Imperfectly Perfect: HR
HR on Things They Like, Ripping Off Other Newsletter's Formats, and more.
I have an unfortunately middling number of brain cells, not enough to produce works of genius (yet… I’m holding out hope…) and too many to devote my life to Indie Sleaze. This does not make me better or worse than anyone with a different count of neural pathways, but it does mean that I’m at the top of the swollen arc in a bell curve of “people whom that one newsletter will not feature.” This is not at all a smear piece, in fact, I quite like some of the features they’ve put out! If one of the letter’s creators and (unwitting) friend of HR Tyler happens to see this, I appreciate you for reading my blog and I promise to do more “menswear”-focused reportage real soon, though if you’re not down with a skelt yet, I don’t know if there’s any hope for you…
To be honest, today I just woke up wanting to recommend nine (my lucky number, you know) things that are fashion-related or adjacent (we must adhere to theme on this blog! And we must use as many gratuitous parentheticals as humanly possible) and felt like paying homage to the newsletter that socially trademarked the format first instead of playing dumb and acting like I have never published work in Forever Mag or smoked American Spirit light blues out of a glass bowl in someone’s SoHo penthouse (Note: that was a fluke. I thought my life would just Be Like That from then on. It wasn’t).
All this to say: here are nine things I want to share with you. Thanks for being here, truly.
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Thank you SO MUCH for your support, whatever you are able and willing to do to help is extremely valuable to me and I’m honored to be a small part of your life on the web.
Note: I might earn a commission if you purchase items using some of the links below, which costs you nothing and might actually save you a few bucks in some cases, so thanks if you do, and please let me know what you copped!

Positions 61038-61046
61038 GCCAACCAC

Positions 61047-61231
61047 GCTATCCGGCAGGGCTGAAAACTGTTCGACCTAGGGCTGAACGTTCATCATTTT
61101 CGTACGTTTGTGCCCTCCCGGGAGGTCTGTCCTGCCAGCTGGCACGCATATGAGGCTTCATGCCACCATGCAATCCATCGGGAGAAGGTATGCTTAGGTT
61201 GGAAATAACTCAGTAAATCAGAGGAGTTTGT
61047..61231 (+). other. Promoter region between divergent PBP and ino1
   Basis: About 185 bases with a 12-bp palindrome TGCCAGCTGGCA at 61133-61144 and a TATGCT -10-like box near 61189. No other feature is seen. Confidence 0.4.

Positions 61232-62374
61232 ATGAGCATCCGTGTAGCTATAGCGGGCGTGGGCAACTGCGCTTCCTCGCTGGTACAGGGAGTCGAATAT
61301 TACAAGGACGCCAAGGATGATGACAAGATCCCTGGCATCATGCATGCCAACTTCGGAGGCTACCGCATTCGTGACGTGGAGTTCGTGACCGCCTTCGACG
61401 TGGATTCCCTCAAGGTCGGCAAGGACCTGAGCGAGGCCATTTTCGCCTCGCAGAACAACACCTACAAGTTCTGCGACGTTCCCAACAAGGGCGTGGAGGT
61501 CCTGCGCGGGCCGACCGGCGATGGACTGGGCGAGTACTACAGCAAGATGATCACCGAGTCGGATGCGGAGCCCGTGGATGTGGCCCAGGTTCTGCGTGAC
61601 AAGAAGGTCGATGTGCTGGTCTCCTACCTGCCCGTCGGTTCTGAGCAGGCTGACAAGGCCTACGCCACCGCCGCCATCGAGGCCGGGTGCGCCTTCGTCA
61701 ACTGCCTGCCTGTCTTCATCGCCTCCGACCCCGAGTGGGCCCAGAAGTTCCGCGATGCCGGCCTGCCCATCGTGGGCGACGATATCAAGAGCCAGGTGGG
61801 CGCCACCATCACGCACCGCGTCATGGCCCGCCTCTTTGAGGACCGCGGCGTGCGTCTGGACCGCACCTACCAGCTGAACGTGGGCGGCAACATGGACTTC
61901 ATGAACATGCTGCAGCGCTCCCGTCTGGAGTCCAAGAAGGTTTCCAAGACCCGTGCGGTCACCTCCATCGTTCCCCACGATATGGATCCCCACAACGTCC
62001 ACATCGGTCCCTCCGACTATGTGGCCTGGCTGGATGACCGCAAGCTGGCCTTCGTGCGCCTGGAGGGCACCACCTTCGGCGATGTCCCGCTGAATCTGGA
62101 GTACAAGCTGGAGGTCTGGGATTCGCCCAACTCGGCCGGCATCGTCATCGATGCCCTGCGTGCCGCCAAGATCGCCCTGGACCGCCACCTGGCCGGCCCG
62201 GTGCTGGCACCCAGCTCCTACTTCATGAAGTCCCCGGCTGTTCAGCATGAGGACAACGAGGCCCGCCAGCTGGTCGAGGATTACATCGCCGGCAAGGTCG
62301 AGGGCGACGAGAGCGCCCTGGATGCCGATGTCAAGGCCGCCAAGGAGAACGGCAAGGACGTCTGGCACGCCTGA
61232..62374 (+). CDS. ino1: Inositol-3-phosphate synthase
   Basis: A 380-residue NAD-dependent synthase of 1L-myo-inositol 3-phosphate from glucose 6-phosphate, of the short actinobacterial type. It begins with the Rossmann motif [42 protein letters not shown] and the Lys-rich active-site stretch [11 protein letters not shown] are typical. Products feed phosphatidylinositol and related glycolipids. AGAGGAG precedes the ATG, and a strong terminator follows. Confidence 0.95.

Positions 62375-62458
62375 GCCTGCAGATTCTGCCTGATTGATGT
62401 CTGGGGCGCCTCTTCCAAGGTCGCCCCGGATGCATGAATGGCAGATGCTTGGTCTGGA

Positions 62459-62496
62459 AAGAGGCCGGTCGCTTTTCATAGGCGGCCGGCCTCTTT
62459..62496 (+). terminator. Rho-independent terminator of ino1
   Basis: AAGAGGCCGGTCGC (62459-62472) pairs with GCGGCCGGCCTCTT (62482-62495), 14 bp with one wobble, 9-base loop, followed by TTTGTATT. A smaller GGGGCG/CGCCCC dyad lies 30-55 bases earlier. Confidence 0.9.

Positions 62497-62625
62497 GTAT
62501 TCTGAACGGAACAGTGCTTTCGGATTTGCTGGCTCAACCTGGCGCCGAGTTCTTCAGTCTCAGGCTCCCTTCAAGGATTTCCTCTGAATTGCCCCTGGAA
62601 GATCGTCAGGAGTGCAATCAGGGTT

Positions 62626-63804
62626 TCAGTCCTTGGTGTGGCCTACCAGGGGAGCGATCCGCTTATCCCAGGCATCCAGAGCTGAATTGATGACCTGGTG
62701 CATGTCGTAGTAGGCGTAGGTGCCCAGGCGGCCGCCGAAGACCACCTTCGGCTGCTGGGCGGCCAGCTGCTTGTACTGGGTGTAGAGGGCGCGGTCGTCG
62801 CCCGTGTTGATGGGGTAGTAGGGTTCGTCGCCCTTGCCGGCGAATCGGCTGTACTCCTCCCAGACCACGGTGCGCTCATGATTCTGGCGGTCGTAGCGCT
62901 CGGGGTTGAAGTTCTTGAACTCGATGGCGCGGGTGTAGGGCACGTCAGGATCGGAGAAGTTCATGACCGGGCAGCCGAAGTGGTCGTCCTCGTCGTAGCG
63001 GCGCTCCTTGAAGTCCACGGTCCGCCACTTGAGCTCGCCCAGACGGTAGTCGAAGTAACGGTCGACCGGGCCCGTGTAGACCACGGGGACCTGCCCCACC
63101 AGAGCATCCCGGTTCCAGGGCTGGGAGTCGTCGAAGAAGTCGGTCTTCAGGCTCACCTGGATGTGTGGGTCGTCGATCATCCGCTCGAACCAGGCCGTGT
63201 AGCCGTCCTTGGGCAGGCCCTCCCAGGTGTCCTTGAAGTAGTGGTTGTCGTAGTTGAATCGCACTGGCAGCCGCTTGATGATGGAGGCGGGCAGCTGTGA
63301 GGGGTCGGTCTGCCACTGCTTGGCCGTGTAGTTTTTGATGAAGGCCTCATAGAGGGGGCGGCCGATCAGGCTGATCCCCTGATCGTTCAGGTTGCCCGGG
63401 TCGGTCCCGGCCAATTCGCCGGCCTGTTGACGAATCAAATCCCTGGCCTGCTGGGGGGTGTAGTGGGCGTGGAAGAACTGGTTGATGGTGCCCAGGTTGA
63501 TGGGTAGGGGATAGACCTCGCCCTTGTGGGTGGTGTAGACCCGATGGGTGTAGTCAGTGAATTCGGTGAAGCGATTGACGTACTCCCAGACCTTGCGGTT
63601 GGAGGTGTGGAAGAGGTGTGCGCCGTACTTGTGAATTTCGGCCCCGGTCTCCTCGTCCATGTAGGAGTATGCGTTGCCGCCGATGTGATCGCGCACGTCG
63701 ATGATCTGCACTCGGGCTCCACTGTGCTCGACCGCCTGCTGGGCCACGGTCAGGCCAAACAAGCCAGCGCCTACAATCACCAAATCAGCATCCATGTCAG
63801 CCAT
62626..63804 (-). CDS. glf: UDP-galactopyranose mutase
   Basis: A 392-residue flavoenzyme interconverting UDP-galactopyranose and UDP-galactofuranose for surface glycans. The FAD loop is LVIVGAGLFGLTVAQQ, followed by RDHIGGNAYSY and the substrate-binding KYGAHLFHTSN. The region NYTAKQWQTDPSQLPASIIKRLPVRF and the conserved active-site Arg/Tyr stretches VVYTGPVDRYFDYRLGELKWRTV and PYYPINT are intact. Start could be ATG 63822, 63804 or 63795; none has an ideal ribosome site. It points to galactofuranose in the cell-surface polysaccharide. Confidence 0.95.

Argentine Swimsuits on Sale
Calomel is an Argentine brand that sells under- and swimwear that essentially dupe the prolific Nu Swim in design and quality, and sometimes even trump it in color selection. Right now, since Argentine summer just ended (fml), the brand is having a swimwear sale, and if you know anyone who’ll be traveling between the US and Argentina soon, you might want to ask them to leave a little room in their luggage—on the dolar blue, the informal Argentine exchange rate (currently around 460 pesos to a US dollar), most one-pieces cost around $20, bikini bottoms under $10, and scrunchies in a rainbow that surpasses the array at Coming of Age hover around $2 each. Here’s me showing off my guns in a Calomel suit. I just HAD to include it, you know, for your edification as a consumer.
Poignant Scenes on Clothes
The sweethearts at Tienda Lloron created a skirt/dress printed with images from one of the most agonizingly tender scenes in the film Happy Together (you know the one). This particular skess (?) is sold out, but I am pestering them (respectfully) to make a similar one for me. Besides pretty much any frame of any Wong Kar-wai film, other movies that would make great, tear-inducing prints on clothes include Hiroshima mon amour, Under the Volcano, and Paris, Texas. If anyone makes a skirt or perhaps some undies with any of the following screen caps (corresponding to order listed), LET ME KNOW:
Humans as Material
As I wrote in a recent feature for passerby magazine,
“[Artist Paul Thek’s] relationship to bloody, visceral imagery was not intended to shock, but to detach and re-contextualize: “It delighted me that bodies could be used to decorate a room, like flowers” was Thek’s reaction when he visited the Capuchin catacombs, which are decorated with decaying corpses. He picked up what he’d thought was a piece of paper — it was a human thigh. Thek said ‘We accept our thing-ness intellectually, but the emotional acceptance of it can be a joy.’”